My son, as quick-witted and silly as he is, has taught me some pretty valuable life lessons along the way. I don’t know if it is that way for everyone because my son was born to my wife and I eleven months after we got married; we were eighteen. Growing up while trying to take care of a child is no easy task, but by God’s grace we’ve done it and are infinitely stronger in our relationship because of it.

7) You’re a hero.

If you do it right, fatherhood will turn you into your kids’ hero. All of that little stuff that you do each and every day, coupled with the big stuff of course, forms an image of you in the minds of your children. This image is what they will see when you’re not with them, and that image will either be of a hero, a mediocre dad, or a bad one. I want my son to see me as a hero, both when I’m home and when I’m away.

The early years most generally make you a hero automatically because you are so much stronger and bigger than your kids and you give them all that they need. But as they grow, it is no longer your size or strength that helps to uphold that heroic image of you in their heads, it is you character.

Every time you tell them you love them, and even more so each time you show them how much you love them, as well as every time you are available for them and of course every time you ignore them or punish them will shape how they think of you. Do it right! Be there when they call, love them when they are hurting and say yes more than you say no. Focus on your family and you will be a hero to both your children and to your wife. What more could a man want?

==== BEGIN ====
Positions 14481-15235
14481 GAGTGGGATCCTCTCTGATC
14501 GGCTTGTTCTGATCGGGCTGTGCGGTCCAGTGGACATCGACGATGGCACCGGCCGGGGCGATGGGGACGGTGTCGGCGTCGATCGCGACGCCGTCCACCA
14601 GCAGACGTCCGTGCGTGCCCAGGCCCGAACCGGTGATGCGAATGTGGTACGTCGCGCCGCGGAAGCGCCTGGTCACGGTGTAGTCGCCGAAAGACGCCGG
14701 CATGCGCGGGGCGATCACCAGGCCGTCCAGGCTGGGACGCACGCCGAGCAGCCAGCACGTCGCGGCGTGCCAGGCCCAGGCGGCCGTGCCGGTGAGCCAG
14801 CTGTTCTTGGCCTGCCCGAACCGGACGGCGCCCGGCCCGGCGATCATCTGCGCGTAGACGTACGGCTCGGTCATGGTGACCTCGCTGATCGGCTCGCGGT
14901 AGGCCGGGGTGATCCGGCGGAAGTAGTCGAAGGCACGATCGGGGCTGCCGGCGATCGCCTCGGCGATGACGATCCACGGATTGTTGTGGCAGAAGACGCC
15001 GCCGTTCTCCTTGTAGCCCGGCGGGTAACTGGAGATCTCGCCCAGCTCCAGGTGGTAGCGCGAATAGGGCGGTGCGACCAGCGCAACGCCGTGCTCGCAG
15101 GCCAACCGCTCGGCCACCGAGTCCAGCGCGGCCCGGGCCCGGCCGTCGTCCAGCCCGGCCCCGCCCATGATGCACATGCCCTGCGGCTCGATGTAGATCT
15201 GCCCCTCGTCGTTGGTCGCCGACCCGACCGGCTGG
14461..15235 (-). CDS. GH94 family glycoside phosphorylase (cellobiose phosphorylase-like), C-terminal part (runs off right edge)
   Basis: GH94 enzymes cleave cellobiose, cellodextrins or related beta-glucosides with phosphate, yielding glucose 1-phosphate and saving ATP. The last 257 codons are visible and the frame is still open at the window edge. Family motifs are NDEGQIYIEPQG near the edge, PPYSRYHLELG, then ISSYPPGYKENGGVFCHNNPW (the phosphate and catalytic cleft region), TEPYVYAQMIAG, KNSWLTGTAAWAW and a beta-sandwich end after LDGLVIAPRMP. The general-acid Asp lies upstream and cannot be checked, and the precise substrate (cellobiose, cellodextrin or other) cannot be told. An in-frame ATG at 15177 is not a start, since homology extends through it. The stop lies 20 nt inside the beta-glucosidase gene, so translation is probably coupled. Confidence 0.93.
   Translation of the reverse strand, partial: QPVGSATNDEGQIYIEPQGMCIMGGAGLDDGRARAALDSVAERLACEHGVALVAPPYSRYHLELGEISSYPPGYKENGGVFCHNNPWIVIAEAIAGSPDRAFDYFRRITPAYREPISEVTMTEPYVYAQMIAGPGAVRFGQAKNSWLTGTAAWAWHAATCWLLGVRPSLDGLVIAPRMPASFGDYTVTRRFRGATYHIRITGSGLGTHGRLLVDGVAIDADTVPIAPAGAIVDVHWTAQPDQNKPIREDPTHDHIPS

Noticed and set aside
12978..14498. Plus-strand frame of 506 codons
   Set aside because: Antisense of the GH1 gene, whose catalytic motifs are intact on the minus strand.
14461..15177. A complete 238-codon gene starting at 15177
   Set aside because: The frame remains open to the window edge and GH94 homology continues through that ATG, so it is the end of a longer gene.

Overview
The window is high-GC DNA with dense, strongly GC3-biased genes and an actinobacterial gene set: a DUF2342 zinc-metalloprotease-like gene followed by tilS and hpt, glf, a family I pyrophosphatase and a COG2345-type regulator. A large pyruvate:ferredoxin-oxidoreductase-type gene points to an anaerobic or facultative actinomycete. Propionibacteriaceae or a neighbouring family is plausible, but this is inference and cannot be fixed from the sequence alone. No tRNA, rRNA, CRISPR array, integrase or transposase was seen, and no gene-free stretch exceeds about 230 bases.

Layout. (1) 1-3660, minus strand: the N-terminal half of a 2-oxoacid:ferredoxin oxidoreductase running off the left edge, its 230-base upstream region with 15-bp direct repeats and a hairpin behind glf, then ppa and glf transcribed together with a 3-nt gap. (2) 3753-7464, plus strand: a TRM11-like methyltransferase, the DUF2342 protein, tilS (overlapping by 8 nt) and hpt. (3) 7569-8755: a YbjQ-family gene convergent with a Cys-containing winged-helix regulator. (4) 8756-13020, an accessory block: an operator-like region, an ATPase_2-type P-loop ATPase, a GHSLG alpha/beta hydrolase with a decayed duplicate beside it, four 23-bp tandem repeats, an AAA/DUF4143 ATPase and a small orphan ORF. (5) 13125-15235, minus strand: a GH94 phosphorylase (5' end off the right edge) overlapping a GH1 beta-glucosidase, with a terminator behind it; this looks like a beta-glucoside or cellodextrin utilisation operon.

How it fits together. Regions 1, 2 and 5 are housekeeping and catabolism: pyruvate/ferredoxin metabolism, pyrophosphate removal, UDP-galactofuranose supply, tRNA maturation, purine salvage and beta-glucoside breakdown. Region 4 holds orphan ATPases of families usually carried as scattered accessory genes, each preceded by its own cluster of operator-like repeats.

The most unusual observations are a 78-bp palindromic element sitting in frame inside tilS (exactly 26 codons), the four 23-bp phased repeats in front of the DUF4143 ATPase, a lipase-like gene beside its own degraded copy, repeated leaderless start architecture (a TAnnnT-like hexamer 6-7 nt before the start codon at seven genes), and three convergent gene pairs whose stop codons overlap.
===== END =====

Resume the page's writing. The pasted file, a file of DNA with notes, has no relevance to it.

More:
6) You will learn to clean up your language!

Trust me, the first time you hear one of your kids say s***, you will rethink your vocabulary. I can remember a time in the check-out line at a grocery store, when my son was just over a year old. I don’t know why, but that word was so clear that it made all of his other words sound less intelligible! A one-year-old child generally does not have a lot of words that he or she can say, and so when you hear a new word it can be exciting! Watching your children grow is beautiful, but at times like this it is also embarrassing.

My face was red as he let slip an adorable giggle after his first curse word. I’m thankful that the person behind us in line was a parent too and so understood, because I hate to think that someone may have thought I was a bad dad for letting my son talk that way.

In any case, I’ve learned to watch my language a little more, and of course have heard my son repeat those words at times when I forget to keep from saying them. It’s no fun hearing it, but I’m getting better!

5) You’ll get less sleep.

Once you have kid(s) then you will most definitely be cutting back on those precious sleeping hours. Children are needy and selfish. But they are also helpless, and it is up to you to keep them alive until they can take care of themselves.

Those lost hours of sleep will be made up for though, with love, smiles and happiness. I know how that sounds, but it’s true! Being there for your kids is more important than anything else you could do, and they will return the favor in the ways that they know how to: by being cute kids!

I didn’t drink much coffee until after my son was born, but now it’s pretty much an everyday thing. And while we’re on the subject of sleep, I cannot think of too many things that are cooler than being woken up by a smiling, happy child.